The Damage of Mental Health Stigmas

My son’s father has done what seems to now be irreparable damage to my son and to my relationship with my son. He has physically and emotionally abused my son. The two have the same personality type – rigid, difficult and combative. His father is idiotically rigid; his way was the only way even if it was irrational or thoughtless to the rest of us. With me, he tried to control. He was pompous, misogynistic, unscrupulous to name a few. When my son was barely 2 weeks old, he went against my wishes of breastfeeding and took it upon himself to feed my son formula. When I asked him to stop, he shoved me and I fell against my son’s crib. From that moment on, I knew his was no good and I left immediately. He resented that I wouldn’t be controlled by him and that I took my son with me. And since that time (and even more so when I took him to court to be responsible with child support – on more than one occasion), he has done everything to destroy my reputation as a person, a woman and a mother.

When my son was acting out, his father would firmly discipline him, sometimes hitting him. When my son was in grade school, he would openly disparage me by telling my son and even school staff that I wasn’t a good mother. He would boast to everyone that his parenting style and ability were more suitable for my son, implying that he was the better parent. As my son grew into middle school age and his behaviors grew more defiant, his father would manipulate him by telling him that his behaviors were the result of my poor parenting and that he would be better off living with him. During those years, the mental and emotional abuse his father put me and my son through were so overwhelming. It was constant. It was aggravating. It was infuriating.

I sought therapy from the time my son was in elementary school, when his father’s abuse and the stress of my son’s issues started. From time to time, I would involve my son and his participation would increase over the years because his behaviors worsened and the need for therapy became more critical. Then, my son had a positive impression of therapy. His father never once participated in any of the sessions.

Somewhere down the road, his father manipulated him further by telling him that therapy was a load of crap, used by only those with serious psychiatric issues, which he told my son he did not have, despite the growing number of diagnoses. His father insisted that my son’s behaviors were simply the result of me being a bad mom. When my son was 12, I had my son hospitalized because his behaviors were just out of control and I couldn’t take it – he was constantly defiant and he started to become physically aggressive towards me. He was in the pediatric psychiatric unit for four days. When his father found out, he was infuriated. Rather than support me and hold my son accountable for his actions, he went to the unit to tell my son that he did not deserve to be there and that psychiatric units were only for the “cuckoos”. What’s more, he told my son that I deserved to be there, not him. This was not the first time he undermined me in front of my son (he had also done it in front of school staff and mental health professionals).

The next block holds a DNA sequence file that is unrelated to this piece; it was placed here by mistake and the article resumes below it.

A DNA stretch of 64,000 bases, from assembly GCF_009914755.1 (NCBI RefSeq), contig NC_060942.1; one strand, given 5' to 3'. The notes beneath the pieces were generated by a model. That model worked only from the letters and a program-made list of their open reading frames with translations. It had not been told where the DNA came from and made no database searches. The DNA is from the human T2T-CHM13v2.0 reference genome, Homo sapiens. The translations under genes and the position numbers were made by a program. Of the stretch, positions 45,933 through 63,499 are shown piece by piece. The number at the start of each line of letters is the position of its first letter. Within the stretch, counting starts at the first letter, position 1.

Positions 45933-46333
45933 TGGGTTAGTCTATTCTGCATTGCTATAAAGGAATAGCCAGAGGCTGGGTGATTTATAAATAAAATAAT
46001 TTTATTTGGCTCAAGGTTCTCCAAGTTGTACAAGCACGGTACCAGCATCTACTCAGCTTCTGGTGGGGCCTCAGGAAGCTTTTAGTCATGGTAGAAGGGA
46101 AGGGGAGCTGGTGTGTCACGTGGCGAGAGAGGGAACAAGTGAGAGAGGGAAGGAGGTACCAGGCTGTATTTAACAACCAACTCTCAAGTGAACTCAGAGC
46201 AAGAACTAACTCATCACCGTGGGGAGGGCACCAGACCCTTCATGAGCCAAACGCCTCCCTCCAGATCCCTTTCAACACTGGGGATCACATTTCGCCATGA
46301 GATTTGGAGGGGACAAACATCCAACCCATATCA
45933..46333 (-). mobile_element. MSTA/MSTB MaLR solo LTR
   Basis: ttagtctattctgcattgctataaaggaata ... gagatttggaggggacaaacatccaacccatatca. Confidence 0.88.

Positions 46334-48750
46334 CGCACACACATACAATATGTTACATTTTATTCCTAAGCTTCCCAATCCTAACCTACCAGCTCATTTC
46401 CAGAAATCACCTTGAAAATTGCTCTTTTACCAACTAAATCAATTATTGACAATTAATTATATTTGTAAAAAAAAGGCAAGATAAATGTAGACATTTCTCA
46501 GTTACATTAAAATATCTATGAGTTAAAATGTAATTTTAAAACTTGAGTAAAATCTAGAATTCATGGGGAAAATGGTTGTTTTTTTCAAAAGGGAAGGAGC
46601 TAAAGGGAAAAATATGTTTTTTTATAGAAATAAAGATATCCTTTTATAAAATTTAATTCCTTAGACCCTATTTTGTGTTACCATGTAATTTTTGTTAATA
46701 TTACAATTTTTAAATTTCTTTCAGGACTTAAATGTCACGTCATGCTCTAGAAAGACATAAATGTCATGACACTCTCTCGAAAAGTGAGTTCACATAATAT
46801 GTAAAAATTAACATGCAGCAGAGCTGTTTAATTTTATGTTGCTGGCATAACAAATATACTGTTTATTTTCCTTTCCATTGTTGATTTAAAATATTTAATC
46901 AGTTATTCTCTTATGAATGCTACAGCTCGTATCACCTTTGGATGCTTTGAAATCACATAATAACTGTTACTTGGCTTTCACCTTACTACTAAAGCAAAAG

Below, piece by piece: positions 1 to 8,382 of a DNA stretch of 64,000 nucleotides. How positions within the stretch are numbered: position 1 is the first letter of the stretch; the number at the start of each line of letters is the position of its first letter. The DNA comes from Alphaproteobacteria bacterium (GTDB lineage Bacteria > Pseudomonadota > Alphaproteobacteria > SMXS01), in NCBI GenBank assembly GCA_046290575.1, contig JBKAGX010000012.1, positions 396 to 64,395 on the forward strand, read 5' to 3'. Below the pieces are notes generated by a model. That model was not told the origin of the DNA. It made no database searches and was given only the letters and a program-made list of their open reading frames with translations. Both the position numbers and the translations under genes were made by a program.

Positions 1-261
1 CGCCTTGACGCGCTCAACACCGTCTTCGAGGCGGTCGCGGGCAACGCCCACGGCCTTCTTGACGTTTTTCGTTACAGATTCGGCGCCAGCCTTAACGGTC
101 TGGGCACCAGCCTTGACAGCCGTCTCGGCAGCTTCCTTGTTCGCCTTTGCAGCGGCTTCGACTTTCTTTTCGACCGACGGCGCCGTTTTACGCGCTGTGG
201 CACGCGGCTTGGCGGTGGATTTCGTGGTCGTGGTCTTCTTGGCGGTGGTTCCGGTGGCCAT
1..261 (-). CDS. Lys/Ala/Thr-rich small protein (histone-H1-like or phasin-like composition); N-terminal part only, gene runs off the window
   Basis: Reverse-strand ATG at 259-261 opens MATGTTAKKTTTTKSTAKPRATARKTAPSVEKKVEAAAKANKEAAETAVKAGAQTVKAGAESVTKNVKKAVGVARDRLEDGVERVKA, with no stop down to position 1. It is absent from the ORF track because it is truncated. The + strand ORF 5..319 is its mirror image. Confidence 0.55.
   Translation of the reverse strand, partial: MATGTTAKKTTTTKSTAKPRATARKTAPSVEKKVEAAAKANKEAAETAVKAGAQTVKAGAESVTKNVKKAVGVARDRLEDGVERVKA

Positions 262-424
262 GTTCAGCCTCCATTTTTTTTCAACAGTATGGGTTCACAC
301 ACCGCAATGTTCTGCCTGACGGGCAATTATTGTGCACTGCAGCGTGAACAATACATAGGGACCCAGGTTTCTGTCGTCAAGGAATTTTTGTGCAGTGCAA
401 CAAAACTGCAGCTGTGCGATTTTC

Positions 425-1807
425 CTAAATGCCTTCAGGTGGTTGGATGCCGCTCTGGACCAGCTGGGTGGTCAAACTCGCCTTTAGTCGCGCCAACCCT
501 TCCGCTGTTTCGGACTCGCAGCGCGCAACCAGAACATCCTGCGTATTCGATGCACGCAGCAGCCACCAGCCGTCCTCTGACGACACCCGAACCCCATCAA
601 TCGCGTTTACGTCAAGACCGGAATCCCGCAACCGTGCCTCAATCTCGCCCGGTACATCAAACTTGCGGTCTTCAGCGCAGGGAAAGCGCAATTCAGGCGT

Forward to present day when my son is about to turn 17. As the years have passed, it has become glaringly clear how urgently important it is for my son to receive therapy and maybe even medication. All those years of emotional and mental abuse has done serious damage and therapy is the only treatment to heal his soul. But my son doesn’t believe it. He refuses therapy. When he is forced to participate, he doesn’t say much or he deflects and argues. He doesn’t believe anything is wrong with him and that everyone else is to blame for problems.

The stigma that his father has implanted in my son’s head has damaging consequences. My son desperately needs therapy to become the best possible person he can be but his father robbed him of that. Whatever misconception he had about therapy or whatever animosity he felt towards me, he should have done the ethical thing and put his son’s best interests first.

Stigmatizing mental health and therapy is not ever OK. Many people who suffer from mental health issues do not have the capacity to decide what’s best for them. As caregivers to these people, when we stigmatize, we commit a most selfish act – by putting our ignorance first and our loved ones’ needs last.

I worry that more years will pass during which my son continues to refuse therapy and his relationships with people, me included, will deteriorate. I can only pray to God that my son heals from the past and that at some point, he will become mature and wise enough to recognize that he needs help and actually seeks it for his own sake.

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